Feed on Posts or Comments 21 June 2018

Christianity Johnson on 17 Nov 2008 01:53 am

Instead of seeking “religious harmony”, let’s heal the delusion

The 2008 TED prize went to Karen Armstrong. Here is her acceptance speech:

The description of the video says:

People want to be religious, she says; we should act to help make religion a force for harmony. She asks the TED community to help her build a Charter for Compassion — to help restore the Golden Rule as the central global religious doctrine.

Now her wish has been granted:

World asked to help craft online charter for religious harmony

A website launched Friday with the backing of technology industry and Hollywood elite urges people worldwide to help craft a framework for harmony between all religions.

The Charter for Compassion project on the Internet at www.charterforcompassion.org springs from a “wish” granted this year to religious scholar Karen Armstrong at a premier Technology, Entertainment and Design (TED) conference in California.

Her central tenet: “The chief task of our time is to build a global society where people of all persuasions can live together in peace and harmony”

If that is the goal, then here is what we need to do: We need to heal everyone who suffers from the delusion called religion, so that we can all face the world as rational human beings. Religion is a psychological illness. In this disease, otherwise intelligent humans start to believe in imaginary “gods”. Once they believe in these imaginary friends, they begin talking to them. Then they come to believe that the “gods” are talking back to them. They begin to believe in all sorts of irrational superstitions like “prayer”, “faith healing”, “speaking in tongues”, “medical miracles”, etc.

The entire proposition of religion is ridiculous. It is a psychological illness, and the only merciful response is to cure those who suffer from it. At religion’s core is hatred of those outside each sect. The way to end the hatred is to cure the disease. The entire human species will be better off when we realize that, and begin behaving as a rational species.

If you are religious and would like to start recognizing and curing your own delusion, this free book can help:


2 Responses to “Instead of seeking “religious harmony”, let’s heal the delusion”

  1. on 17 Nov 2008 at 1:56 pm 1.Hermes said …

    Religion, beyond the propaganda about it being important for some utilitarian purpose, is a net-negative on societies. Look at the facts;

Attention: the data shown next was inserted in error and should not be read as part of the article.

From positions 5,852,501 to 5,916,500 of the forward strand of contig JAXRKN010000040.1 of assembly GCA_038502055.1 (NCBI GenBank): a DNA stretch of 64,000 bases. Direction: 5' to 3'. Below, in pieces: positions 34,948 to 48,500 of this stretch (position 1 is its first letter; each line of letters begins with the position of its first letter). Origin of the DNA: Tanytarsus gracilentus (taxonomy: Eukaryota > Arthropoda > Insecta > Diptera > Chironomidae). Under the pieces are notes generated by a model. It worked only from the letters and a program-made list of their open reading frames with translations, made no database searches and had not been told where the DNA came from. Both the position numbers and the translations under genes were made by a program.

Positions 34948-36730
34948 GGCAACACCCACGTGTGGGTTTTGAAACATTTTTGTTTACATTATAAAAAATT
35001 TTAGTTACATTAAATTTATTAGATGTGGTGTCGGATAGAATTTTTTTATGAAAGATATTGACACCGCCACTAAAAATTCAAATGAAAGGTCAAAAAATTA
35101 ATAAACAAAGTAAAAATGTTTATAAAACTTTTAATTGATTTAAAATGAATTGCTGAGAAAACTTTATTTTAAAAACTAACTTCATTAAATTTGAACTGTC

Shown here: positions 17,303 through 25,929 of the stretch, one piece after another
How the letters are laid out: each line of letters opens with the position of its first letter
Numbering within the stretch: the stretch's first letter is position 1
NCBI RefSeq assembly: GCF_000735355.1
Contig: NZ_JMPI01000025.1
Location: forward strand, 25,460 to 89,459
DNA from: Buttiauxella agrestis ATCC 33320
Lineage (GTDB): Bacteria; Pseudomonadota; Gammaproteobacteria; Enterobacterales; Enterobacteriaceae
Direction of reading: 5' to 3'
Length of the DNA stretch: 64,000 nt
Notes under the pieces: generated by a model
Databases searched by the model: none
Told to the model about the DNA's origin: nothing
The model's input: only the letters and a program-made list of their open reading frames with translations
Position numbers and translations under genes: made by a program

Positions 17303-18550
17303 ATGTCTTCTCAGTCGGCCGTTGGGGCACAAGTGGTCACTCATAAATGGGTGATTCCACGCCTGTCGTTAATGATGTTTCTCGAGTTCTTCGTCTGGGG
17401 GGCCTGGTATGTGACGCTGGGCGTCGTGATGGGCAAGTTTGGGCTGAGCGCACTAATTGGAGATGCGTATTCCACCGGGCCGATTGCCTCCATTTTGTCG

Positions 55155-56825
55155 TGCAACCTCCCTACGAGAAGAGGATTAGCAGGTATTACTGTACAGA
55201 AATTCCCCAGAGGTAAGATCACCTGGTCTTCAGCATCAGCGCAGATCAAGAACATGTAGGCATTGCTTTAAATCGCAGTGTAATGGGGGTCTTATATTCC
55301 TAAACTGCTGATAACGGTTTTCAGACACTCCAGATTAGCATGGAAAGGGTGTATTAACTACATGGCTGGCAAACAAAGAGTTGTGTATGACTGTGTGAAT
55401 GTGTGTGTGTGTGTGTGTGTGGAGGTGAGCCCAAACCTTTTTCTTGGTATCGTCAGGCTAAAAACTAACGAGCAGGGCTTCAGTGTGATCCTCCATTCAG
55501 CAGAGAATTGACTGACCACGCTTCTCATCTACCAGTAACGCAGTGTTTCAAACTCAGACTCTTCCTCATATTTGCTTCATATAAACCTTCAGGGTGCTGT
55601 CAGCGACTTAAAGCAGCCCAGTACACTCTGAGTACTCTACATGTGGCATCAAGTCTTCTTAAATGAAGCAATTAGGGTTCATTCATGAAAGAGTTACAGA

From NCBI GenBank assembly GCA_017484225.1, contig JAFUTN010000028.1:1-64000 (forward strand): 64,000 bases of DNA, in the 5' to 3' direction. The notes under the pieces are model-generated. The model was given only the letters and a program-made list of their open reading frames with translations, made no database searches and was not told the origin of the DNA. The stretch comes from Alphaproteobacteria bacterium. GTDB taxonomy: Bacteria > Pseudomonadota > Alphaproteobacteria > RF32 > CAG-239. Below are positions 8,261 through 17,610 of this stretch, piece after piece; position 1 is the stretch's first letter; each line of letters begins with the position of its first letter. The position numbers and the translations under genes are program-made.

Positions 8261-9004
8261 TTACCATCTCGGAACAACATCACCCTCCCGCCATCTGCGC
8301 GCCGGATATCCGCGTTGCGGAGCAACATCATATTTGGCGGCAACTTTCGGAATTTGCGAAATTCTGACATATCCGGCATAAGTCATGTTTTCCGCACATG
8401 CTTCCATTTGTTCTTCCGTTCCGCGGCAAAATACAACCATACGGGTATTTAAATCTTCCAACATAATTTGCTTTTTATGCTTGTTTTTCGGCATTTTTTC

* Crime rates.
    * Health.
    * Education.

    If you take all these and other social issues (both positive and negative) into account, societies that have lower levels of religiosity tend to be better off than ones with higher levels.

    Don’t believe me? Look for yourself;

    http://www.adherents.com – Religious statistics

    http://www.nationmaster.com – Most other statistics

    Alternatively, you could look at the work of Phil Zuckerman. His book “Society without God: What the Least Religious Nations Can Tell Us About Contentment” is available on Amazon as well as in many larger book stores;


  2. on 17 Nov 2008 at 6:48 pm 2.Hermes said …

    Armstrong noted (~12:45) that; “Our current situation is so serious at the moment … any ideology that doesn’t promote a sense of global understanding and global appreciation of each other is failing the test of time.”

    I like her work. The video has many insightful comments in it.

    Yet, she still clings to the possibility that there is a baby in that bath water worthy of being saved. Instead, the water is a haven for dysentery, ebola, leaches smothered with a dash of perfume.

    The ideologies in religions aren’t complementary. They are exclusive and divisive demanding submission or eradication.

    Global understanding doesn’t come at the edge of a threat from an ideology. Appreciation of differences doesn’t come from bigotry — the bigotry woven into the texts of many religions.

    Religion has failed the test of time.

Trackback This Post | Subscribe to the comments through RSS Feed

Leave a Reply